That threat, and that shooting, will unfortunately not be available for the time being. That takes away from Williams not only the option of running out the blistering offensive lineup of Anderson-Davis-Holiday-Gordon-Evans (averaging 123.5 points-per-100, but limited to just 91 minutes over 12 games due to a variety of injuries), but also the chance to deploy several other configurations that have outperformed the opposition, including a fun, long-armed and versatile small(ish)-ball unit with Davis at the five, Al-Farouq Aminu at the three and a Holiday-Evans backcourt that has shown promise in small bites, outscoring opponents by 12 points in 33 total minutes spread over six appearances. Increased doses of designated hitter Anthony Morrow (44.9 percent from deep this season) could help restore some of the spacing, but Morrow's also a defensive liability, and one who stands five inches shorter/plays a different position than the one he's replacing, meaning that Williams would have to get extra creative in terms of mixing and matching defensive assignments up front and around the perimeter.
In sum, there don't figure to be any ideal solutions to replacing a high-volume 3-point-shooting (and high-volume 3-point-making) matchup nightmare stretch four who helps activate the Pelicans' other best players, with whom New Orleans is two games over .500 and without whom they're four games below par. Williams' team will continue to compete — Davis and Holiday remain legitimate two-way forces, and Evans and Gordon have both started to come on of late. But how likely the Pelicans are to make a push for one of the last couple of playoff spots out west now seems very, very dependent on just how long "indefinitely" winds up being.
While the team does not yet have any timetable for Anderson's return, one generic estimate pulled up by Pelicans blog The Bird Writes indicates a four-to-six-week framework might be reasonable; if that holds true, we're talking about somewhere between 15 and 20 games, with the far end of the estimate pegging Anderson's return on the other side of the All-Star break. The Pelicans' upcoming schedule is not especially brutal — a pretty even split between winning clubs and sub-.500 teams over the next month and a half — but it includes a tough stretch that began with Saturday's loss in Indiana and features matchups with Miami, San Antonio, Houston, Golden State, a Memphis Grizzlies squad that just added a backcourt contributor in Courtney Lee and might soon have Marc Gasol back in the mix, and a home-and-home with the No. 8-seeded Dallas Mavericks over the next two weeks.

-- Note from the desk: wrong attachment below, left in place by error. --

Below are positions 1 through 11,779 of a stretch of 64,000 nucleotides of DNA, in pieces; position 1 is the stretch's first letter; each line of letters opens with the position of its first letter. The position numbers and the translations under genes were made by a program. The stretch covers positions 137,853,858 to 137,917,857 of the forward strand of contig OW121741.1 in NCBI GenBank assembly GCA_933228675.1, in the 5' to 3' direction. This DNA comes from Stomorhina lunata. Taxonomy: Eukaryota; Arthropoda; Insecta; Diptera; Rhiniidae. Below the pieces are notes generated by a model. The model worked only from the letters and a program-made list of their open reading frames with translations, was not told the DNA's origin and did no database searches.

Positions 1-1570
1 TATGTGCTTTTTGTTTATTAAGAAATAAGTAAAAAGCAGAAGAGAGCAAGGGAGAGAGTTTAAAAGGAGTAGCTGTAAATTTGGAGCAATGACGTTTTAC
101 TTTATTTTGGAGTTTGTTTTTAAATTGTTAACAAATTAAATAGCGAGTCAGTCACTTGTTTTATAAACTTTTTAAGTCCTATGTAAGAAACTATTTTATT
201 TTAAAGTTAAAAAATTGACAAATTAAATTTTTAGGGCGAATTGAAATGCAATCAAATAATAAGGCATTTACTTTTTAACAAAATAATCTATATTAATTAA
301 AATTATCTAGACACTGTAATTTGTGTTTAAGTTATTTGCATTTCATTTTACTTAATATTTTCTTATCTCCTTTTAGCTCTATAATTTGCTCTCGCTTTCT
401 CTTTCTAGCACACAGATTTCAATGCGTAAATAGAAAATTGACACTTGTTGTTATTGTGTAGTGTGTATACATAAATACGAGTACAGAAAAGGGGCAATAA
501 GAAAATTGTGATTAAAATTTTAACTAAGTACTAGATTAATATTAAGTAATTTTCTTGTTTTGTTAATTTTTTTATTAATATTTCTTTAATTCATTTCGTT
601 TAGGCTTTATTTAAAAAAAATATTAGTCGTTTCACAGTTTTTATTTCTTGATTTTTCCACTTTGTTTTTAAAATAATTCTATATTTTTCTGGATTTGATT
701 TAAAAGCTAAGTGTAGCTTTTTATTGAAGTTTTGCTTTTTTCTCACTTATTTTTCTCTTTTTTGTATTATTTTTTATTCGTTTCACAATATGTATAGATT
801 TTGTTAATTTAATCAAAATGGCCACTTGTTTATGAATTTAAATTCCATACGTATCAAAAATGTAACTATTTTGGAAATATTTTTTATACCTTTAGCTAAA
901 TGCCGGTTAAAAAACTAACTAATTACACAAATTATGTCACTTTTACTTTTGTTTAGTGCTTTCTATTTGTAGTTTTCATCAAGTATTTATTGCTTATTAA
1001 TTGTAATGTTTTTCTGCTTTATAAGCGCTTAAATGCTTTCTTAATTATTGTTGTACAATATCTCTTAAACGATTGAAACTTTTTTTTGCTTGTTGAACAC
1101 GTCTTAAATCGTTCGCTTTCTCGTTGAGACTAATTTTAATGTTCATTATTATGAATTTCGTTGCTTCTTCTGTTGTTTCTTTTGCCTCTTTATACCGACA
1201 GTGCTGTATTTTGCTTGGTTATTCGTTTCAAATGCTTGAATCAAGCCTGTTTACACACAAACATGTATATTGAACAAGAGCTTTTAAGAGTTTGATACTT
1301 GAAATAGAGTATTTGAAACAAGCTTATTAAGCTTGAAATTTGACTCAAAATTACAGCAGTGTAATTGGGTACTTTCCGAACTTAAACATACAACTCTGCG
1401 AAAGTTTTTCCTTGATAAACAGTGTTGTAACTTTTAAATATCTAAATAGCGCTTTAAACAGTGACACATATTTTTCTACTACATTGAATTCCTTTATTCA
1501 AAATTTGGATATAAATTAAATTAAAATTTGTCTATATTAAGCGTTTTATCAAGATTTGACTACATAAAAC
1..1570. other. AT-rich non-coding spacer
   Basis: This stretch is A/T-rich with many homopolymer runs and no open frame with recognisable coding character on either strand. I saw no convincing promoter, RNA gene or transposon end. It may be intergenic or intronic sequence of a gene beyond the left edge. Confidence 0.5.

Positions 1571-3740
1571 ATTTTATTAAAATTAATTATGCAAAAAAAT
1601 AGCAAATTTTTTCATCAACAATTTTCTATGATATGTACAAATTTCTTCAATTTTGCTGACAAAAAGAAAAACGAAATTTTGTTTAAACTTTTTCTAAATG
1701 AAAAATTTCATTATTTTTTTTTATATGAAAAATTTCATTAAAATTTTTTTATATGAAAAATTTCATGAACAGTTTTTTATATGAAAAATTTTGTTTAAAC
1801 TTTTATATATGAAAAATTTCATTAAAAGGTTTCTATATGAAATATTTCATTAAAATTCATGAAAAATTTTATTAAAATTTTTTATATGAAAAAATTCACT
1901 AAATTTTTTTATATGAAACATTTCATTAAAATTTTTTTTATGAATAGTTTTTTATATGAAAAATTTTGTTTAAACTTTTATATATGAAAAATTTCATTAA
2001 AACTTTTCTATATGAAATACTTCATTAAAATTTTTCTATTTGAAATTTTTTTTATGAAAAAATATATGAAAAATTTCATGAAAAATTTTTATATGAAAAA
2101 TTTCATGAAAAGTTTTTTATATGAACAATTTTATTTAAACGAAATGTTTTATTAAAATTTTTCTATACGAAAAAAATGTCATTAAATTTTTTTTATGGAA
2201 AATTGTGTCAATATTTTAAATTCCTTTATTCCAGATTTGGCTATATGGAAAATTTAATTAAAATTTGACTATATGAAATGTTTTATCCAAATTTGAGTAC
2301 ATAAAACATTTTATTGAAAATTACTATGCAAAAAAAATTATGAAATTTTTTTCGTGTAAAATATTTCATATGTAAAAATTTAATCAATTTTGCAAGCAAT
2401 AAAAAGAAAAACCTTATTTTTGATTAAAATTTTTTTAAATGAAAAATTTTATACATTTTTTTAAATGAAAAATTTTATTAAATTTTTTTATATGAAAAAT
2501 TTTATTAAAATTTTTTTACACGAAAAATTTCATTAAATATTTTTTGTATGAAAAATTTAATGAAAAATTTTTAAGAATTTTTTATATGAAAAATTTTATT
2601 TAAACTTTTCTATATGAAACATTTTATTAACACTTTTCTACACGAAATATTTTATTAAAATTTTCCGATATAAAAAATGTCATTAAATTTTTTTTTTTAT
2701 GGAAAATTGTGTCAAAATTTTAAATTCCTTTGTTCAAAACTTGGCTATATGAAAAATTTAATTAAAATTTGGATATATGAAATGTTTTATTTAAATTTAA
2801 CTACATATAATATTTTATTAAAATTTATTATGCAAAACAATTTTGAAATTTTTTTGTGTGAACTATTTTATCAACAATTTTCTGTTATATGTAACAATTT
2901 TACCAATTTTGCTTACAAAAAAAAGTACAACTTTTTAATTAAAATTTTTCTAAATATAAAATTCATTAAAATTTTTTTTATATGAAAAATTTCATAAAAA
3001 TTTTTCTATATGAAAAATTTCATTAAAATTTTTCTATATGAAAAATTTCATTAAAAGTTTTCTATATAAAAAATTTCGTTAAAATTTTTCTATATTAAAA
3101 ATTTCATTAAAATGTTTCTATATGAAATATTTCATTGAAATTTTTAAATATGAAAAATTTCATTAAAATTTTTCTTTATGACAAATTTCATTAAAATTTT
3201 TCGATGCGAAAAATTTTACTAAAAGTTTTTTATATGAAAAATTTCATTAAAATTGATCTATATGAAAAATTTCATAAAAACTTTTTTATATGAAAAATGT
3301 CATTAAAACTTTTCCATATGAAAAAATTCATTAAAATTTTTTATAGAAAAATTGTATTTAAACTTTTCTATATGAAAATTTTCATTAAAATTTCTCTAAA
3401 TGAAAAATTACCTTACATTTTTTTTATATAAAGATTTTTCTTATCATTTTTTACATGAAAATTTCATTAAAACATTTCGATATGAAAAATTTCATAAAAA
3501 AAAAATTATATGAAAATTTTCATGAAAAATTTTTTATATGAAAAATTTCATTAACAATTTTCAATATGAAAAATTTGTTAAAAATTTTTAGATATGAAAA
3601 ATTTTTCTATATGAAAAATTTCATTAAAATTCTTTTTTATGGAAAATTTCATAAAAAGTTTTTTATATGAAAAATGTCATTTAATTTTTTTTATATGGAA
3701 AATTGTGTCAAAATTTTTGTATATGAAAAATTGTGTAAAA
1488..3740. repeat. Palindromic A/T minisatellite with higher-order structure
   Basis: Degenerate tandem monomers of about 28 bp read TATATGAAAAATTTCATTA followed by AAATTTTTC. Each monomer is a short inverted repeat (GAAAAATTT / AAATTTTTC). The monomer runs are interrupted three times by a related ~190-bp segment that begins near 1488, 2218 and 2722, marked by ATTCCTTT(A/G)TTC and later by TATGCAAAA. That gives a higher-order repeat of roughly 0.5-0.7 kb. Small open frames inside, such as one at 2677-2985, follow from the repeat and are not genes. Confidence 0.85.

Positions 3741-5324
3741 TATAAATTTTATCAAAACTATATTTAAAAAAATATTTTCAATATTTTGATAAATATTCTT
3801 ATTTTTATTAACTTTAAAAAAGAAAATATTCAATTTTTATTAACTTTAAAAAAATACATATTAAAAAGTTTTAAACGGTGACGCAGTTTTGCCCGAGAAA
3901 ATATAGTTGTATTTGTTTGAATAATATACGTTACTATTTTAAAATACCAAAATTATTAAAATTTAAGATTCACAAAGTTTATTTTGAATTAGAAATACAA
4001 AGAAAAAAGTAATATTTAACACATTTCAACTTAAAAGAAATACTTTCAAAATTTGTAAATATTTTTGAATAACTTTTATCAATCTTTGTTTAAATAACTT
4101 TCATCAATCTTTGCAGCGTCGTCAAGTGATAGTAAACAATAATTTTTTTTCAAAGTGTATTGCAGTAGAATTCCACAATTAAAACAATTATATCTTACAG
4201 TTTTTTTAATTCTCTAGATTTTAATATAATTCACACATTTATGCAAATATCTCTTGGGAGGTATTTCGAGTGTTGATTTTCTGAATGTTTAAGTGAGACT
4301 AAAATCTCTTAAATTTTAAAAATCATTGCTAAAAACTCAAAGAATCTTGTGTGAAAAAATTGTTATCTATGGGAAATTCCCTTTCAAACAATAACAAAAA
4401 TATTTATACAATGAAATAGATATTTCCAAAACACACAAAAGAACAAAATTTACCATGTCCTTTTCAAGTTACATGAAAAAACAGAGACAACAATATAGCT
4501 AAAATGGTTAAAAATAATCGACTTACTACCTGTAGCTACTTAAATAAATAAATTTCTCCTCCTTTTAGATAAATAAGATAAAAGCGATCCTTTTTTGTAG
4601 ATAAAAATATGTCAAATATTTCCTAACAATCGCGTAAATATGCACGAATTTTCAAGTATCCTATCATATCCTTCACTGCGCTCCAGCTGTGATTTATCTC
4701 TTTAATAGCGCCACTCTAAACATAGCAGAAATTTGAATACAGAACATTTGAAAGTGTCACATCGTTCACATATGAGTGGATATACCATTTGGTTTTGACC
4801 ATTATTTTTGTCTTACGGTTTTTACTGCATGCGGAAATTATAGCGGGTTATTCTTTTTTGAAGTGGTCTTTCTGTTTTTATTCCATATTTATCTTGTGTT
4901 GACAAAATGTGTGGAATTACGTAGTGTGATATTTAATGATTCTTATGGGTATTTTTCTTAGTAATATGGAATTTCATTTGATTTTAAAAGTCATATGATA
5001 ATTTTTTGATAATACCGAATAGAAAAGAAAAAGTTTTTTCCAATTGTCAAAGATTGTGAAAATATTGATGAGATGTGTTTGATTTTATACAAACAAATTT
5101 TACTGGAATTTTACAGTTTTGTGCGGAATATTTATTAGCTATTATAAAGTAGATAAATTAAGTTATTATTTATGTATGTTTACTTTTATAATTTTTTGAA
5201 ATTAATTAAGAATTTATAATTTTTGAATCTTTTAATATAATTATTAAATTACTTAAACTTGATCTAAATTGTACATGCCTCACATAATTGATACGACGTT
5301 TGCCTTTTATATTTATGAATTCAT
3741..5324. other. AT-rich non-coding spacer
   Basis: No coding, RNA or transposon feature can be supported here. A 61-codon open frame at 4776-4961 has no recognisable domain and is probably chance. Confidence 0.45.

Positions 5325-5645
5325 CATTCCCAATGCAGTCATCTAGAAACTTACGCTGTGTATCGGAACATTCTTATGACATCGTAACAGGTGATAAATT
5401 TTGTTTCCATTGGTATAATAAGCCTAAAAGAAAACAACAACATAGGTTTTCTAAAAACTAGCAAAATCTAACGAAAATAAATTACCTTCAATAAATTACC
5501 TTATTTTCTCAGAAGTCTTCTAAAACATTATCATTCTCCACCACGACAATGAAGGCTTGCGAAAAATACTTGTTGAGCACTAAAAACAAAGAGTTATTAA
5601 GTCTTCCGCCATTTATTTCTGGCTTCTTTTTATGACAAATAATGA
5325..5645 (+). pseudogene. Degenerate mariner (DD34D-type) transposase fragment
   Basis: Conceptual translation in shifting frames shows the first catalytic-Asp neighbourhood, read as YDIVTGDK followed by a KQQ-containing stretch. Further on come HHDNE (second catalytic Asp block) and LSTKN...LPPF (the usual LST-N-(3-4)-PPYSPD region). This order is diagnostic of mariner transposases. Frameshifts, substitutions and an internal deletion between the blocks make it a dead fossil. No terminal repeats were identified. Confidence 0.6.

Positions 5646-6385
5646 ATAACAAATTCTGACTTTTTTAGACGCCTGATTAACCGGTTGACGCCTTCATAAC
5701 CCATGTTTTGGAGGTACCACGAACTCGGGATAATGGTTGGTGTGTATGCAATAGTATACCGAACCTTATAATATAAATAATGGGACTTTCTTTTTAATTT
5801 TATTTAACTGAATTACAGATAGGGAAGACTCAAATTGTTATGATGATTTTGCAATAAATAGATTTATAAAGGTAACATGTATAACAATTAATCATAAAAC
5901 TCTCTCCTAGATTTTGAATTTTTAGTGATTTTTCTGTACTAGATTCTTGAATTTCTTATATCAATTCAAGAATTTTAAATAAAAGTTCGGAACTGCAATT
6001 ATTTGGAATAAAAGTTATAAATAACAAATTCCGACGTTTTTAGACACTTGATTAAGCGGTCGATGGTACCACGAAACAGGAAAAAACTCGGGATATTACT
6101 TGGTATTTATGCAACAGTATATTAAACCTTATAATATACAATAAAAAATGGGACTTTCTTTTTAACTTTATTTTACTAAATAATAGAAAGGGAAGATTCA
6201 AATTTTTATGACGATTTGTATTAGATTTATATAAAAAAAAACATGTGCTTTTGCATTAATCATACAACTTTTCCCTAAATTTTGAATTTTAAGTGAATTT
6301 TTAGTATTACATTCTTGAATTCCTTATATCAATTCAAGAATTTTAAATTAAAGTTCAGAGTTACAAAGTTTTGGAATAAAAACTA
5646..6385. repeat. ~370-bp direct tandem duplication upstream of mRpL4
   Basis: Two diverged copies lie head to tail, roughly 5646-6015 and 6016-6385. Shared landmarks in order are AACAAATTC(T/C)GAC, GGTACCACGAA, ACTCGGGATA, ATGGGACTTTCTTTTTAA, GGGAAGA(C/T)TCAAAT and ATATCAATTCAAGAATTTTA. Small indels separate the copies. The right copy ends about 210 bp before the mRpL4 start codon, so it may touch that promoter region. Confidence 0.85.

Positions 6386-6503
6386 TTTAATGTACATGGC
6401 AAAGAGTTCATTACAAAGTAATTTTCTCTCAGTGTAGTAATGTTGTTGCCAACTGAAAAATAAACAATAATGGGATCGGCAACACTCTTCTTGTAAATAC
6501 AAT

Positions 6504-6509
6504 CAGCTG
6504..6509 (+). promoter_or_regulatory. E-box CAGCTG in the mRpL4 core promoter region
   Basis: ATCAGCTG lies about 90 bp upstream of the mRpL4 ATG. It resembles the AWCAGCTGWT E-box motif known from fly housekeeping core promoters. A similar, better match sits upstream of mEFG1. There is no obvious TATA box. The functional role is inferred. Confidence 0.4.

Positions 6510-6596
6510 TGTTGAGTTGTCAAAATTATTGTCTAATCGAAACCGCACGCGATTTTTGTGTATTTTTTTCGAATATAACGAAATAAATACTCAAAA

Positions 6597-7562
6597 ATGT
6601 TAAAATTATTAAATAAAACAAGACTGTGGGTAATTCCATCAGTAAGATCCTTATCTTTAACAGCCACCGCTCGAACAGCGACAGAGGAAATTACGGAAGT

If the Pelicans can stay afloat through that meat-grinder, they'll be rewarded with an East-heavy slate that takes them through the All-Star break, when a hopefully healthy Anderson could be back in the fold to help them make a second-half push. If they can't, they could find themselves too far out of the race to get back in it late, owing their first-round pick to a gleeful Sam Hinkie and staring down their third straight playoff-free season with nothing to show for it. It's a difficult predicament for a team that's seen its high preseason hopes stymied by injuries again and again, and a heartbreaking development for Anderson, who entered training camp grieving his late girlfriend, missed the first few weeks of the season with a fractured toe, and now finds himself laid low just as he was putting up career-best numbers. Such is life in the NBA, where "fair" and "deserve" don't often have much to do with matters.